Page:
The Fed would prefer not to discuss going negative

Jerome PowellJerome Powell, chair of the US Federal Reserve.

David Lafferty (Natixis) | The sovereign bond market offers a cocktail of low rates with principle losses as rates out the curve gradually rise into next year.

– Central banks have pinned the front end to zero – or lower – but real rates and inflation premiums have some room to rise into the recovery phase – as slow as it may be. Yields will also see some upward pressure when the Fed and other central banks eventually begin to slow QE purchases.

– At this point, the Fed would prefer not to discuss going negative as the overnight market recently priced. Another sell-off or prolonged shutdown might put negative rates on the table, but we’re not there yet.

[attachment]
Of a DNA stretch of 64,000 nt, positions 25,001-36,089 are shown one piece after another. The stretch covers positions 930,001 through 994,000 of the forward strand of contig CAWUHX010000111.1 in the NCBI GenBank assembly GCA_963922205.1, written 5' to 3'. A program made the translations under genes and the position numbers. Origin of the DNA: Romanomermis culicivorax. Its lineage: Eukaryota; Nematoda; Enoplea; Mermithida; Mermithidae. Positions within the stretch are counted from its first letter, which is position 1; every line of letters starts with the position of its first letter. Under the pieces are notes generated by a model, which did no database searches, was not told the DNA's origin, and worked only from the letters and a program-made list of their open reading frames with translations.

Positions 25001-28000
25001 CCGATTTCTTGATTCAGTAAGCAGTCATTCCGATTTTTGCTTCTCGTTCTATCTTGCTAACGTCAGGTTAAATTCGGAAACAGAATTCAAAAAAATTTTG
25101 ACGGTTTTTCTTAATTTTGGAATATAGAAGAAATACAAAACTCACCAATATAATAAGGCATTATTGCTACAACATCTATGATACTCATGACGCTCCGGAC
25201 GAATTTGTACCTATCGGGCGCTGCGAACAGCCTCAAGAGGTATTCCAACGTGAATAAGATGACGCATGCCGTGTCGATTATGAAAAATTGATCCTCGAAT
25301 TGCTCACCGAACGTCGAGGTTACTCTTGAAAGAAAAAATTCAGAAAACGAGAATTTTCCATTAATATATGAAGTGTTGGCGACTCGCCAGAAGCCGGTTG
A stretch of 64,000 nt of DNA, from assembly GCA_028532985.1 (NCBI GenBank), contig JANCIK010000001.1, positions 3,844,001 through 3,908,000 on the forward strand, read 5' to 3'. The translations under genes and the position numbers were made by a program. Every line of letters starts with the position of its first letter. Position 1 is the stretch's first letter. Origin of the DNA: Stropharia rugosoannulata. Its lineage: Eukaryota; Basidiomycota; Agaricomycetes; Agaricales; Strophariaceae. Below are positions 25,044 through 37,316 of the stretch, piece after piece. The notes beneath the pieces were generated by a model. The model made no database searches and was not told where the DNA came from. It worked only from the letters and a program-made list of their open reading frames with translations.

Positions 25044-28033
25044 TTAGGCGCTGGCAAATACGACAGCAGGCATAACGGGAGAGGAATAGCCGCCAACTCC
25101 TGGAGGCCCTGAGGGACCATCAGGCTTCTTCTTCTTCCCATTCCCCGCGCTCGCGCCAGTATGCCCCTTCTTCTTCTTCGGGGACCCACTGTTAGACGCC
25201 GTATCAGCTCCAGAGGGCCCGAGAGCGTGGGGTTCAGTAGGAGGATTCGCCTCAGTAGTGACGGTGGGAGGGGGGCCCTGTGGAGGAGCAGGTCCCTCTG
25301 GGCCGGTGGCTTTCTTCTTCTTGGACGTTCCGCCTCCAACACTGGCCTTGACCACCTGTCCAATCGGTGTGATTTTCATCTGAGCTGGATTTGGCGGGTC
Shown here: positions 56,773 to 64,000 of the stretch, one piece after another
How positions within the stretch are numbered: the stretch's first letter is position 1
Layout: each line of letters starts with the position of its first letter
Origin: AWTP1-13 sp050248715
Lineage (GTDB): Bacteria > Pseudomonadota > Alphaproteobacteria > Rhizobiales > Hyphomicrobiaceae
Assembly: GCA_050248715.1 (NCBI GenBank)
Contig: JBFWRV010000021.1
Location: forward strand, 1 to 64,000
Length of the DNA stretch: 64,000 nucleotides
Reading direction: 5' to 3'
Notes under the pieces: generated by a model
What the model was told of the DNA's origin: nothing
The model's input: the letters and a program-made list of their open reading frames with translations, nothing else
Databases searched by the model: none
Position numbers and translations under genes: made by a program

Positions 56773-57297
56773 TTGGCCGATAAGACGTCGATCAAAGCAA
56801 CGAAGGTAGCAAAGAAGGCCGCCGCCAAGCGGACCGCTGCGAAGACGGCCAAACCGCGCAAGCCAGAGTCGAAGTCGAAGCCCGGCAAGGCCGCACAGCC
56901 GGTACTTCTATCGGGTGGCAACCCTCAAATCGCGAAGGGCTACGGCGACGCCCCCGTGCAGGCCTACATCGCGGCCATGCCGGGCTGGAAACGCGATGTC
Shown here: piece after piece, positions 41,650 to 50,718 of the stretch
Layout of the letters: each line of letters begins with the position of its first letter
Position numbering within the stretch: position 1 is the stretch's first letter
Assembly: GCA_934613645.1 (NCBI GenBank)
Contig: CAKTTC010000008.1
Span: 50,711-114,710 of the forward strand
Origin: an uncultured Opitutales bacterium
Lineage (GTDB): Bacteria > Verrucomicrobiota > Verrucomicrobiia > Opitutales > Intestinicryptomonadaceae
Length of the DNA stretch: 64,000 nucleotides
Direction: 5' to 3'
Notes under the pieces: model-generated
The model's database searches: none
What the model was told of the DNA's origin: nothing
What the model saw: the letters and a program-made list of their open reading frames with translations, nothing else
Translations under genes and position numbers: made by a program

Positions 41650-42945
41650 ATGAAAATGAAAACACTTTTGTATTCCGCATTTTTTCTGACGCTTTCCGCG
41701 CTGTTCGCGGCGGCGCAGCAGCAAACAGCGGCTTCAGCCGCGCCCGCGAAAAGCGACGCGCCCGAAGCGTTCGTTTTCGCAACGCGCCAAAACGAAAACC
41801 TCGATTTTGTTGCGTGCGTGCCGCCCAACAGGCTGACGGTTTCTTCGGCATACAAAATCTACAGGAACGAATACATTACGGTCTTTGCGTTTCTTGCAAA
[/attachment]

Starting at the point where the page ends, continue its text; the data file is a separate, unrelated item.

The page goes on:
– Equity markets might love negative Fed rates – at least for a while. However, the economic carnage that would justify negative overnight rates should strike terror into the hearts of long term shareholders.

– Sovereign yields have done nothing to corroborate the 30% rally in stocks because bond investors are skeptical of the macro backdrop or because they believe the Fed will initiate curve controls to cap the long end.

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